The Big Uni vs Work Debate

Those of you following me on Twitter may have heard me griping about what I’ll be doing with myself for the next year or so – that is, take up my place at QMUL this September or attempt to get journalism work experience.

This is something I’m genuinely confused by, and I’ve asked everyone around me for advice. In order to make sense of this feedback, including the excellent response I got through Twitter, I planned to make a list. I like lists.

That was until I spoke to @laurablackhall*. After 10 minutes of verbal diarrhea (from me, not her) she asked me this:

“Alex, if someone was to tell you that you could never go to university, how would you feel?”

And my response?

“I’d be devastated.”

Which is true. For many reasons, I’d feel upset and angry and cheated.

That little question really helped me to realise what it is I want to do – I do want to get a degree. Just not yet and probably not at Queen Mary’s.

So what’s the next step? With my internship at studentbeans.com ending in three weeks, I’ll be looking to get as much work experience as possible over the Summer. But I won’t be cancelling my place at QMUL until I’m totally sure what it is I’ll be doing.

If you have any advice/feedback or just want to say hi, drop me an @ reply on Twitter (I’m @alexsheppard).

*My name is Alex and I’m a Twitterholic

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4 thoughts on “The Big Uni vs Work Debate

  1. nondisbeliever says:

    On the one hand, rushing into a 3-year plus obligation to university, when it’s a course you aren’t sure you want to do, is a bad idea. It might be worth deferring for a year until you’ve had a bit more of a think, or you have more of an understanding about what you want to do. Otherwise, you might end up resenting your course and muddling through, which will result in a thoroughly unfulfilling experience.

    On the other hand, if you keep putting off university, you might end up letting yourself become complacent. Once you start ‘proper’ work you have independence, plus disposable income and the comfort factor which comes along with it. After that, it’s hard to get back into the education mindset.

    Ultimately, unless you want a career that unconditionally requires a university degree or equivalent, it isn’t essential that you go to university. It won’t make you any less of a person. University is a hell of an experience: a lot of fun and a LOT of pressure, and I’d recommend it to anyone. At the same time though, don’t make it something that you do for the sake of it. In the time you would have spent at uni, you could well have gotten yourself a three-year headstart in the career of your dreams.

  2. Dan says:

    Once you’re in work, that’s it, it’s that forever…(unless you suddenly earn a fortune and can go off travelling or whatever)…so if you don’t get that ‘dream’ job, you’ll have missed out on a good three years of fun / work / learning (the education side of university is a good reason to go to, I enjoyed almost all my lectures / seminars for the chance to talk about things in depth etc)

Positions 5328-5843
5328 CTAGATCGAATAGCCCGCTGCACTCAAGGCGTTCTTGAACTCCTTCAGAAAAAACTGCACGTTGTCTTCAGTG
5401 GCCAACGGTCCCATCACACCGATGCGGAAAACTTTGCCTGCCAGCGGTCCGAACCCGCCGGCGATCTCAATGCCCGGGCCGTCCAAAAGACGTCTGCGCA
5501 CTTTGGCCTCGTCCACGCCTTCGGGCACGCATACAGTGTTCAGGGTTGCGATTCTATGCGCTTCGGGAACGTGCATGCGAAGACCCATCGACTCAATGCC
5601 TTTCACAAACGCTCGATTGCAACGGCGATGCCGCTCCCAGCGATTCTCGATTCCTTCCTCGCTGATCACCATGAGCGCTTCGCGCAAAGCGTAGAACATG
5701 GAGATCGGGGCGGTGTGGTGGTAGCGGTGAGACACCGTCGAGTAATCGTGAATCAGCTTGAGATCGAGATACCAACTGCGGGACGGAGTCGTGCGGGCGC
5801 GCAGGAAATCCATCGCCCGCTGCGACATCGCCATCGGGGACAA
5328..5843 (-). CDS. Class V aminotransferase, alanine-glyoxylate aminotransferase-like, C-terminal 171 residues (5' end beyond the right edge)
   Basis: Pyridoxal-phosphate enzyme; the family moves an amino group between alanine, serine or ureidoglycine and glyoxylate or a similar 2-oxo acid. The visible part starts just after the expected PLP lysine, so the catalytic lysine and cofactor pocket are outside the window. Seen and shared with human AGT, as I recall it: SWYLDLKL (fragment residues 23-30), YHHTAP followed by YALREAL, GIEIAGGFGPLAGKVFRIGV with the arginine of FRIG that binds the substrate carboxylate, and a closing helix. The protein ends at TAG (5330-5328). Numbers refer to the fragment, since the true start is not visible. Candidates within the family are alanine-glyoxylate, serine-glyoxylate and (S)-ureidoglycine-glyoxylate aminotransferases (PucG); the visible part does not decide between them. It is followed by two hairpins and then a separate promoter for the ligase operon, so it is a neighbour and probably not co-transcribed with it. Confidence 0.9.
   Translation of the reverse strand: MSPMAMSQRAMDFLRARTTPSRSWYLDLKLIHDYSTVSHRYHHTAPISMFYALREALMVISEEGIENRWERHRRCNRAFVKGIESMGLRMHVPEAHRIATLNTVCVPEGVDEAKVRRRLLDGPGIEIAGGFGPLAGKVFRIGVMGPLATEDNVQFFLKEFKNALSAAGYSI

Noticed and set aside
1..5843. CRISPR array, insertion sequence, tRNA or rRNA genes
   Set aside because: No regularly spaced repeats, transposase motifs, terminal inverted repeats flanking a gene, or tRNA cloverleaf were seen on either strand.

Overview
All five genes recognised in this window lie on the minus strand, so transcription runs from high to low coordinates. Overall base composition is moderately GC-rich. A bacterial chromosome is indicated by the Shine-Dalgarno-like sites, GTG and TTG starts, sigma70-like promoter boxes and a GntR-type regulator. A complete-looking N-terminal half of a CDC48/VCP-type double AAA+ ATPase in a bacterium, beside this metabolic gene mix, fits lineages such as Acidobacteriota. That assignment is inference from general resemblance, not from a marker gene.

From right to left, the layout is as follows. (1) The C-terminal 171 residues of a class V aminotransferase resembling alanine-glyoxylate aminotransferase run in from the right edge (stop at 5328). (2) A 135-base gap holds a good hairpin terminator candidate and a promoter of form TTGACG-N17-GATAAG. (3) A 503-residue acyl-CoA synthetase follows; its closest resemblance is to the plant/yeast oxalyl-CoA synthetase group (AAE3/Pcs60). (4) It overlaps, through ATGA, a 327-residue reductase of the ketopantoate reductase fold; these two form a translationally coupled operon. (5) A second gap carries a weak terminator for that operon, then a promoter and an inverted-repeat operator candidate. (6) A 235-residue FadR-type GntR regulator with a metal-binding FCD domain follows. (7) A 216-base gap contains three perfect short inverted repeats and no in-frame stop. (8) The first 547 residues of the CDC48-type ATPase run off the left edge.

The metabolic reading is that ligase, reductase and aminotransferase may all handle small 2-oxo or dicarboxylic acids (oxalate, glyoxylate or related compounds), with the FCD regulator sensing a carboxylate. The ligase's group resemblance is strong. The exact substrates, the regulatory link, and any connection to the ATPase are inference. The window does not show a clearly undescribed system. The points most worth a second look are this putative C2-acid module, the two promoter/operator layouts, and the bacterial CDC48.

You can go to university when you’re older, but it’s a completely different experience and one that’s harder to do if you have a good job and money etc

    plus…many universities offer subsidery modules in the first year; I went doing History, but in first year did Eng Lit and Ancient History too, enjoyed Eng Lit so switched to joint honour degree which was fantastic. You have plenty of options; it’s fluid, not static.

    Just my two cents. Speaking of money – you will get a big f-off debt out of it (which goes against Labour’s education x 3 stuff), but you know 99% of people are in the same boat so…

  3. Gary Andrews says:

    It’s such a tough decision to make, especially when you’ve had experience of the working world and enjoy it. Dan’s spot on that it’s quite hard to go back once you’ve been working for a while (although there were a fair few people on my course who started aged 22 / 23, so it’s not like people don’t go at that age). Weirdly, you may also find an increase in slightly old students as many decide to get a bit of capital behind them before going to university (that’s just a complete guess on my part though).

    The learning side of university is great and if you’ve got an interest in the subject, you’ll get to learn things you’d have never got the chance to before. Plus the social side is good, and if you’re going to university in a city you already live in, it won’t feel as lonely and you don’t necessarily have to spend all your time with 18-year-olds.

    I’d learn towards going, personally, but keeping your options open until the last minute. Something amazing may come up between now and September that’s worth deferring another year or two for.

  4. alexandrasheppard says:

    Sorry that I’ve taken so long to respond to your comments, but they were very detailed. That and I’m a horrible procrastinator, and this is scary :-s

    Thanks soooo much for your responses, you’ve all made some really good points that I’ve taken into account – it’s nice to have some insight from people who have already been there.

    But I think that if I was actually looking forward to this course at QMUL, I wouldn’t be having these doubts. The course just doesn’t excite me.

    So. I think I need to spend some time looking for a course that actually makes me look forward to going to university.

    Thanks again for awesome comments!

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